Not just for breast cancer but guidelines for high blood pressure have also changed. In 2014, JNC 8 guidelines recommended drug intervention if blood pressure is 140/90 mm Hg or higher (not 120/80 mm Hg as was widely regarded). Then in 2017, American Heart Association, the American College of Cardiology, and other health organizations lowered the threshold to 130/80.
New cholesterol guidelines call for prescribing statin drugs based on a specific risk-factor calculator and not on LDL cholesterol numbers. Guidelines for hormone replacement therapy for women who reached menopause, pap smear tests for cervical cancer, and prostate cancer screening for men have also changed. Adding to the confusion, not all doctors or medical societies agree with these changes.
As a former hypertensive patient, I feel obtuse for having popped a pill for two decades. Doctors on their part must feel disoriented too — having implemented earlier guidelines so surely and now having to implement new guidelines not so surely. It’s another shift that alters the doctor-patient relationship.
Trend 4: Our environment is changing the rate at which we get disease
The more modern our environment, the greater seems to be our long-term disease-risk. From refined oil to sugar that pours, we’ve managed to create food that looks great on the outside but has in turn messed with our insides.
We’ve managed to make our cows give more milk, sometimes without calves. We can create plump chickens in just a few weeks, albeit without normal bone-structures. We’ve created disease-monsters on our dining table by consuming fat-rich, fiber-less, salty diets, often precipitated by fast food.
What we believed to be advances hitherto seem to have now altered the natural course of our bodies.
From 2001 to 2009, Type 1 and Type 2 diabetes significantly increased among children and teenagers. Puberty age has steadily dropped. A study conducted between 1989 and 2005 indicated a one-third drop in average sperm count. Among the 56 million people who died worldwide in 2012, the World Health Organization says that 68% died because of non-communicable diseases (NCDs pertain to heart disease, cancers, diabetes, and chronic lung diseases) — an increase of 8% from year 2000. Rich countries fare worse: 87% of people die because of NCDs.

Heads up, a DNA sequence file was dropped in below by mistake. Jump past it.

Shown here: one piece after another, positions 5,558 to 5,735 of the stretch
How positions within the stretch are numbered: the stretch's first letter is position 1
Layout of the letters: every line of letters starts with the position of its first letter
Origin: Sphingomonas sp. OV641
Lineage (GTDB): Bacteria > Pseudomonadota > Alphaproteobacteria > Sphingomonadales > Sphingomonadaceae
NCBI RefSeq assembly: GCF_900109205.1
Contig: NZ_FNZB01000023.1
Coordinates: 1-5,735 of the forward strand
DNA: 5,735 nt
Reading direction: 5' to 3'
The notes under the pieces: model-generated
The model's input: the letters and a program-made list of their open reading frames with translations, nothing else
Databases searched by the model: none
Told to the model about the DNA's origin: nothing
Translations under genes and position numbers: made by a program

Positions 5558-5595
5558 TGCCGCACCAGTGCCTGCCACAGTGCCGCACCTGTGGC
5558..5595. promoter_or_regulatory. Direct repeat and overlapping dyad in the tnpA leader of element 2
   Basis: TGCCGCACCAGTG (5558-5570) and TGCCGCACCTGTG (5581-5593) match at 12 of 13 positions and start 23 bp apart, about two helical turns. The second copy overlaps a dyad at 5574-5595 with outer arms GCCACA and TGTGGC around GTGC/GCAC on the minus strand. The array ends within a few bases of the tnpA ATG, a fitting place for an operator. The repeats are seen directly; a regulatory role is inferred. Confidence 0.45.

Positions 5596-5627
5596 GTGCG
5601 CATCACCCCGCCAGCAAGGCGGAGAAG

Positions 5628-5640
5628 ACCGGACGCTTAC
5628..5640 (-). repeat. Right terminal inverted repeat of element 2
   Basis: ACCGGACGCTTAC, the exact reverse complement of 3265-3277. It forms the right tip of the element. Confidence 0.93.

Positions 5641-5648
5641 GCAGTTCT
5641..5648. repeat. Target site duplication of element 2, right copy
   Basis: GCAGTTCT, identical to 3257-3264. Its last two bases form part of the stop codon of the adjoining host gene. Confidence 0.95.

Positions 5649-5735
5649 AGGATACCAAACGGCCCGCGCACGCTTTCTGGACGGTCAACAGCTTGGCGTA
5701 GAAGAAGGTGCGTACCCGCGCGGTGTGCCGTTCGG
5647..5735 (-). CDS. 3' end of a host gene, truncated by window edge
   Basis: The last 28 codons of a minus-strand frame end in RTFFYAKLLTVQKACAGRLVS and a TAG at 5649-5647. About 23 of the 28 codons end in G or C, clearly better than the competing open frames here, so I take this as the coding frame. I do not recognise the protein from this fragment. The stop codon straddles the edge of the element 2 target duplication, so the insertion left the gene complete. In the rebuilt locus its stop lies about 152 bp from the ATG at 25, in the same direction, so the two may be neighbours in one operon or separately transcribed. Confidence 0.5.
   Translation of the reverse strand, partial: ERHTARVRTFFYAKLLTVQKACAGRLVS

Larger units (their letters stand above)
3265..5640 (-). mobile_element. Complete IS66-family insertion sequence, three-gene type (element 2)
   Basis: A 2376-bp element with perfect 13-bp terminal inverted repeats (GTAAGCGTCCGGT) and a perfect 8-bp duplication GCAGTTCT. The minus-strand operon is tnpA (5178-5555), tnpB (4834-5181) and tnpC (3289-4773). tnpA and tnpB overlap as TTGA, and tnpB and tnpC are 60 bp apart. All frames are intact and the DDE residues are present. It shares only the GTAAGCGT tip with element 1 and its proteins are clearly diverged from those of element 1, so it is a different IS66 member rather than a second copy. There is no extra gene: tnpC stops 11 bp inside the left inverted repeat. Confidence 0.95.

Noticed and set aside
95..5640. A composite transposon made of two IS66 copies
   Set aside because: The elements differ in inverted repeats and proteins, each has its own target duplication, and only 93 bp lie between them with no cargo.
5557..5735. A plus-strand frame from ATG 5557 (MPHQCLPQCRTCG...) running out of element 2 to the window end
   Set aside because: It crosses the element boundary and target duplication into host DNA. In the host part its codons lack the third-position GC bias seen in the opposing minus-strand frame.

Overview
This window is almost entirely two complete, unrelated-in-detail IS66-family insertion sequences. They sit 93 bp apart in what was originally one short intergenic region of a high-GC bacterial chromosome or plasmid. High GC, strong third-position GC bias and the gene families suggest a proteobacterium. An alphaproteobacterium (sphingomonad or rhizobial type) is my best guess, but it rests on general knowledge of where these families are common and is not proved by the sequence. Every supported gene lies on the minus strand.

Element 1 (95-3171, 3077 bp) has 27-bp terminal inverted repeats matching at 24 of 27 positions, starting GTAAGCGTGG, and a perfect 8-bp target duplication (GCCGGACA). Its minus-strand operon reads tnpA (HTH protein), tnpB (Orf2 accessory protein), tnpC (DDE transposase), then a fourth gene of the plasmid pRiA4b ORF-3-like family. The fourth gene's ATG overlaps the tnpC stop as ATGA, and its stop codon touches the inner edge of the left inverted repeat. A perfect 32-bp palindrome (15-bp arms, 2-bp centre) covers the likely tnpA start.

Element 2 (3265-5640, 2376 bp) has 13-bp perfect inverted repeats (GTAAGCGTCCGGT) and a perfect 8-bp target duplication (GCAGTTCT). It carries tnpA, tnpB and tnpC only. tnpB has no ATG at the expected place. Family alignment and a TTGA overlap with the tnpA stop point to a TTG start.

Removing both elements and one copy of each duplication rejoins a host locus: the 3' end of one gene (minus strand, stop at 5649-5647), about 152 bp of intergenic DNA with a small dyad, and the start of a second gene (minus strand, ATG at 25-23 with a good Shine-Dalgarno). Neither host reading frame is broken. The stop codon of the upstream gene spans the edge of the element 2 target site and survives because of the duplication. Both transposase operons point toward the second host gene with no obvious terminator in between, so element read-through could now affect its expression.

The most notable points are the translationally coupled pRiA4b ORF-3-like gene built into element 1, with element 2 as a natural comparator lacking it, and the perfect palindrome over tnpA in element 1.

We can always argue whether we have enough conclusive data to link these changes to our environment but it’s not difficult to observe that there’s a shift at play around us.
Changing the questions we ask
As unexciting as they may seem, these trends are disrupting our industry for good. We can choose to ignore them and reserve our enthusiasm for the next medical toy. Or we can accept the obvious reality that something’s a little off here and play more evolved roles as patients, doctors, clinicians, technologists and business people by changing the questions we want answers for.
In an emerging world of self-driving cars that may routinely monitor our health, we seem to have the resources to find answers to any question we choose to ask. All we have to do then is ask different questions.
Praveen Suthrum is president and co-founder, NextServices and blogs at redo | healthcare.